No matter how confidant the roar, it turns out yelling “I shall get a job” midmorning in a London bank is not appropriate. I had expected some clapping, a couple of earnest bravas, and perhaps a bouquet of roses gingerly tossed from stage right. Nothing too fancy, I thought. Only what would be expected after a prima dona finished an improbable aria on opening night. I received none of this. Not even a polite smile. All I got were modest reprimands from the three-piece suit Oxbridge set. I also received a generous shush from a secretary down the hall.
Ypres and I decided to take leave from Coutts. Well, Ypres suggested it and I agreed. Ypres felt it was appropriate. She felt my declaration had been delivered with such aplomb that it should be acted upon with the utmost urgency. Ypres was right. I praised her common sense. I gave Alistair a careful cheerio. Ypres took his card, on which Alistair scribbled his personal phone number. As she said, we might need to call him in an emergency for financial advice.
“One never knows when a Keynesian crisis might arise. It would be imprudent to be caught off guard,” Ypres said as we hit the street.
“You are quite right. Will you hail us a taxi, Ypres? I feel your arms are better suited for the task.” We had reached Trafalgar Square from the Strand.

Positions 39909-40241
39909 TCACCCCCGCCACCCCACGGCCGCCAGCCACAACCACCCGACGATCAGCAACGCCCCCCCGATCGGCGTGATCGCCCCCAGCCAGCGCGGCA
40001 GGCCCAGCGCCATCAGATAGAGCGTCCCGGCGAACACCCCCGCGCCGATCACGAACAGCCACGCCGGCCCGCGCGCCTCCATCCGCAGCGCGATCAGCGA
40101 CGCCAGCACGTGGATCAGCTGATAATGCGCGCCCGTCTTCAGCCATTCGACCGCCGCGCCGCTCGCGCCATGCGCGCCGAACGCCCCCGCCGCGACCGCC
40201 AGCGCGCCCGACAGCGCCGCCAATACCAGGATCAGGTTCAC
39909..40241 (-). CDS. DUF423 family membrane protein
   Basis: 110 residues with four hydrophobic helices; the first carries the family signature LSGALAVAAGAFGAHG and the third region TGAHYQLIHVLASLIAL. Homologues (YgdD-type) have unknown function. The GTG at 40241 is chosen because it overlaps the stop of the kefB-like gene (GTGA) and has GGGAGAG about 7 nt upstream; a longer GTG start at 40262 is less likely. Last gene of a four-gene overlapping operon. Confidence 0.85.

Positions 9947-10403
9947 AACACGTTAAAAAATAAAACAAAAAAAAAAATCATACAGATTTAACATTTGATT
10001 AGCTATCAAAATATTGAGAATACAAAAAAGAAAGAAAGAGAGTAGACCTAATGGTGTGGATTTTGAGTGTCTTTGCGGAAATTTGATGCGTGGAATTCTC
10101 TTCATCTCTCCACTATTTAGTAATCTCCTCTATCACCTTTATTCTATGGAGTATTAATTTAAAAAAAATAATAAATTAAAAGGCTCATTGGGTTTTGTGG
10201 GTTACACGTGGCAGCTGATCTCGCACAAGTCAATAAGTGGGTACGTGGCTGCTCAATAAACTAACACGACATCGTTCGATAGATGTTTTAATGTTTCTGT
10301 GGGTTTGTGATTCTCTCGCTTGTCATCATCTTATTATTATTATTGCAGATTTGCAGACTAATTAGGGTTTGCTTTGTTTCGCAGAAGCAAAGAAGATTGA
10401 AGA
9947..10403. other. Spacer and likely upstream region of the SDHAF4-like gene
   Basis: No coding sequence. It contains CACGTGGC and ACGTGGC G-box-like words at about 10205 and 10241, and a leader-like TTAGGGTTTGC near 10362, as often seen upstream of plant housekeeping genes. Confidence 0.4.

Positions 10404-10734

Ypres mimicked the stern look of Admiral Nelson atop his column. The resemblance was uncanny.
“A taxi would prove an unnecessary expense.”
“I see. I suppose that given the belt-tightening a bus is best. So long as nobody sees us, of course. Well, at least nobody important.”
“I think we should walk.”
“Walk? But, Ypres, I am not prepared for such an ordeal. My outfit is not meant for light exercice. I dressed to be whisked away in motorised vehicles, or, at minimum, trains. These shoes are not meant for walking.”
“We must economise.”
Ypres and I (I think I have finally got the me/I thing under control) ended up walking, much to my chagrin. Along the way she congratulated me on using a Dr. Johnson quote during our interview with Alistair.